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WASHINGTON – On the floor of the U.S. Senate earlier today, U.S. Senator Chris Murphy (D-Conn.), Ranking Member of the U.S. Senate Foreign Relations Subcommittee on the Near East, South Asia, Central Asia and Counterterrorism, delivered remarks on the floor of the U.S. Senate announcing his support for the Joint Comprehensive Plan of Action agreed upon by Iran and the P5+1.

Below is the full text of Murphy’s floor remarks:

“One thing we all agree on here is that Iran cannot obtain a nuclear weapon. That's been the foundation of American policy for a long time and has been at the root of these negotiations. That's been our guidepost as a body. It certainly has been my guiding principle as I review the course of these negotiations and the agreement that's now before us. And that's because we know what a nuclear-armed Iran would mean for U.S. security, for Israeli security, for regional security.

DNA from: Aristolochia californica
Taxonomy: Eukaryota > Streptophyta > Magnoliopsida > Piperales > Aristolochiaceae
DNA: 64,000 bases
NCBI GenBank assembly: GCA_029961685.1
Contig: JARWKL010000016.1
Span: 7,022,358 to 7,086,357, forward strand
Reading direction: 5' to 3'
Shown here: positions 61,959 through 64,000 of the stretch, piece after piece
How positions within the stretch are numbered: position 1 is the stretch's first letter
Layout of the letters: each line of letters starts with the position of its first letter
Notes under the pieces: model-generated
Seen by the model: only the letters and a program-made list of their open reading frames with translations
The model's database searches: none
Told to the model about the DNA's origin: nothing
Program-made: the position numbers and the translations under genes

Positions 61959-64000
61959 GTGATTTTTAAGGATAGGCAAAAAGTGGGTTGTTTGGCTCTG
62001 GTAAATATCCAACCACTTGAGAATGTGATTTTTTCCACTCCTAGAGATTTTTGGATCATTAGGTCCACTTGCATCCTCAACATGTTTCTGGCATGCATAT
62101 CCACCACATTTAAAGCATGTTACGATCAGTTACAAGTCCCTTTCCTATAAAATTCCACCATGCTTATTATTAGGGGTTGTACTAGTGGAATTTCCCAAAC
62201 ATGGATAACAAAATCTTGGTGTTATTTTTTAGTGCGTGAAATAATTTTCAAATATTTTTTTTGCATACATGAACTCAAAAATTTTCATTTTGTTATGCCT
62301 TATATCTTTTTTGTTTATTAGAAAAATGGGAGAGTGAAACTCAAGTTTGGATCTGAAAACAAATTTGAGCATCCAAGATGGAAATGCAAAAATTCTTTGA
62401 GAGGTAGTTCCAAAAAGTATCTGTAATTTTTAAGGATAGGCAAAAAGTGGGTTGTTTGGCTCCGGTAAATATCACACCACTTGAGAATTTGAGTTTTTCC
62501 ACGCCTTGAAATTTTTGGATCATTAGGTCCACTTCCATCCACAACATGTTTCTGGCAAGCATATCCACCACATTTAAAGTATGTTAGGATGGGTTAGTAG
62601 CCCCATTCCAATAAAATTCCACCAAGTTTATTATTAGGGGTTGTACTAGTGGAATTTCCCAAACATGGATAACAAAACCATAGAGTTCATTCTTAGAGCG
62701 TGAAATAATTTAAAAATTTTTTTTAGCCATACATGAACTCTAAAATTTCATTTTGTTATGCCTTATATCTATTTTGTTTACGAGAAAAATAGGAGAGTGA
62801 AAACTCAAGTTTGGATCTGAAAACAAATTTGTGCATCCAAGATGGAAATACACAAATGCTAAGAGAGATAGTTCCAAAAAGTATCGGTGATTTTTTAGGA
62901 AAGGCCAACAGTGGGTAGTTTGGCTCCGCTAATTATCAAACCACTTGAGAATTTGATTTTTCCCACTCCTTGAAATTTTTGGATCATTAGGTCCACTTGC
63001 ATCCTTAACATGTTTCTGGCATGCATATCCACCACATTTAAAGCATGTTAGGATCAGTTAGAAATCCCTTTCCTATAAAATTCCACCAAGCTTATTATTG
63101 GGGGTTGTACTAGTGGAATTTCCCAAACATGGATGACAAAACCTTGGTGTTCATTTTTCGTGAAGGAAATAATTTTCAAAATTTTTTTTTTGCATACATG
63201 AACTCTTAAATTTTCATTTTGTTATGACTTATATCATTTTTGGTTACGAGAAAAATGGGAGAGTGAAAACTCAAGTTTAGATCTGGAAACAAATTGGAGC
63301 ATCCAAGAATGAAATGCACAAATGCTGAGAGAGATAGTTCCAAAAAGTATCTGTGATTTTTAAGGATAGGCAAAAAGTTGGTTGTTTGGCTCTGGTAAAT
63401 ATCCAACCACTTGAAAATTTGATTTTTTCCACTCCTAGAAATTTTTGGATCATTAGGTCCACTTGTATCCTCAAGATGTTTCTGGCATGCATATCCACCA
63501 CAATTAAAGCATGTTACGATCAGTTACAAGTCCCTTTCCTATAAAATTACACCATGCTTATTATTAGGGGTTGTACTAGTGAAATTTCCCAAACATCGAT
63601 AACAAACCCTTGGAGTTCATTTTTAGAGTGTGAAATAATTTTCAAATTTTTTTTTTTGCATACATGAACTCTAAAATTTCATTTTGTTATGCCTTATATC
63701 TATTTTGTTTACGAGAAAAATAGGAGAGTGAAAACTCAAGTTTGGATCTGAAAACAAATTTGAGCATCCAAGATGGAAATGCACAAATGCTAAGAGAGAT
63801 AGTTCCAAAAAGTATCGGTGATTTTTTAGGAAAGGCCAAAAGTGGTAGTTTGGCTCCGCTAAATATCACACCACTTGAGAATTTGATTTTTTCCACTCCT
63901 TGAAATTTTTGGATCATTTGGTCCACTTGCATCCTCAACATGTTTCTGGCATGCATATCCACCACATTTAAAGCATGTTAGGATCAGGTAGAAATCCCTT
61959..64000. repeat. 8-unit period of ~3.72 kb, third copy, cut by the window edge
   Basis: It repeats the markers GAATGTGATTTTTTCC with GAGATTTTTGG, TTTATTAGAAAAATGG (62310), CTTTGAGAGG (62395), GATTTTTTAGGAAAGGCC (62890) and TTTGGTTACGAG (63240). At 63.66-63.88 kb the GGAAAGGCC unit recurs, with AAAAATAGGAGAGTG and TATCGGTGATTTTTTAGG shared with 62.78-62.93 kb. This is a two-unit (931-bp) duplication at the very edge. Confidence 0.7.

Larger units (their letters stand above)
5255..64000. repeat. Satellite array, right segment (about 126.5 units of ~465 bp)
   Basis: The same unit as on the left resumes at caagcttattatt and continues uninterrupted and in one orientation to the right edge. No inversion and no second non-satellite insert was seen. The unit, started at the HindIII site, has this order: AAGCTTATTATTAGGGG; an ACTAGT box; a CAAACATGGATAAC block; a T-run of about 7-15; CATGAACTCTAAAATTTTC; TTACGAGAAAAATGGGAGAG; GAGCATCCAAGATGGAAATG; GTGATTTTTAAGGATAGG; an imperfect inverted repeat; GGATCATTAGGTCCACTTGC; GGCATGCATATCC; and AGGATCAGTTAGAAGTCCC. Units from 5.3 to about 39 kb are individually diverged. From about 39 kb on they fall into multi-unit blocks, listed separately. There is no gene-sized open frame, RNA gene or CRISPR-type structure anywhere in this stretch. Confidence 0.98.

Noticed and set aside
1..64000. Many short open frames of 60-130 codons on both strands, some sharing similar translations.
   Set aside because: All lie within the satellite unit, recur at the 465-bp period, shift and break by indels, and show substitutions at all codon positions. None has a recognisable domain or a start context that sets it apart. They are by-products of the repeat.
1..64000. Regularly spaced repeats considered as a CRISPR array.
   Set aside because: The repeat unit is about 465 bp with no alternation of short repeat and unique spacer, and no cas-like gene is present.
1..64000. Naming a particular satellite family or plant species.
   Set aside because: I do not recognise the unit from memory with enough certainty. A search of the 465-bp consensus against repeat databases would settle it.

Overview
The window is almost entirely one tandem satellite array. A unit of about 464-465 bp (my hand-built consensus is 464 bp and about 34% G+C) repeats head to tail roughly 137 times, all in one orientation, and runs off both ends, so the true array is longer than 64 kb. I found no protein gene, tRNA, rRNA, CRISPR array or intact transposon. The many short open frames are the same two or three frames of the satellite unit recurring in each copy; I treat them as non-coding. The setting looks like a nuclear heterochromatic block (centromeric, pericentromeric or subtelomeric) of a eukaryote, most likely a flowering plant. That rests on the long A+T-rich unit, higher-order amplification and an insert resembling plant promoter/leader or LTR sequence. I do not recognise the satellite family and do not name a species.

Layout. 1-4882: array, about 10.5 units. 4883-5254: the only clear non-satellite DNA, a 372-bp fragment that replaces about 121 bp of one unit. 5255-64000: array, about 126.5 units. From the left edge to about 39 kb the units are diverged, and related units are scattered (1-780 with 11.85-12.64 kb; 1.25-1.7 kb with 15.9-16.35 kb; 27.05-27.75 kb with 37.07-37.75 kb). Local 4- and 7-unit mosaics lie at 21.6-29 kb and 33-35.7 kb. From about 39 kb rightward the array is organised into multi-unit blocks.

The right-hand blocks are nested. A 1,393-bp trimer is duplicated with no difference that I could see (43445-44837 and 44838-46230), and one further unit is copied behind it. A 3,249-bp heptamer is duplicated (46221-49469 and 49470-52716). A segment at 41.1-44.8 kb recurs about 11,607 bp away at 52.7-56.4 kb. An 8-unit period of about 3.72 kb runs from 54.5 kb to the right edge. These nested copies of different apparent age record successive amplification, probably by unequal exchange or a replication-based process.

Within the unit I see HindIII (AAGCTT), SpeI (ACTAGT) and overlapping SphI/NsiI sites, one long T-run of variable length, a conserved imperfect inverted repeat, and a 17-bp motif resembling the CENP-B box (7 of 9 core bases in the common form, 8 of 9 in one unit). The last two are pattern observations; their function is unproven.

"Not only would it make their provocations in the region even more dangerous by giving them a nuclear cover of protection, but it would also lead to a nuclear arms race in the region. That doesn't mean that Iran's unacceptable conduct begins and ends with its pursuit of a nuclear weapons program. This is one of the largest state sponsors of terrorism in the world. This is a country that's called for the obliteration of the Jewish state, still to this day chants for death to America. It’s a country that denies basic human rights and political liberties to its own citizens, executing and imprisoning thousands upon thousands of people who disagree with the regime. But this agreement and these negotiations from the beginning have been about the nuclear issue. It has not attempted to resolve all of these other very dangerous and malevolent behaviors that Iran engages in in the region. We frankly believe that we are more likely to deal with this other activity if we remove the question of a potential nuclear weapons arsenal cover from the equation.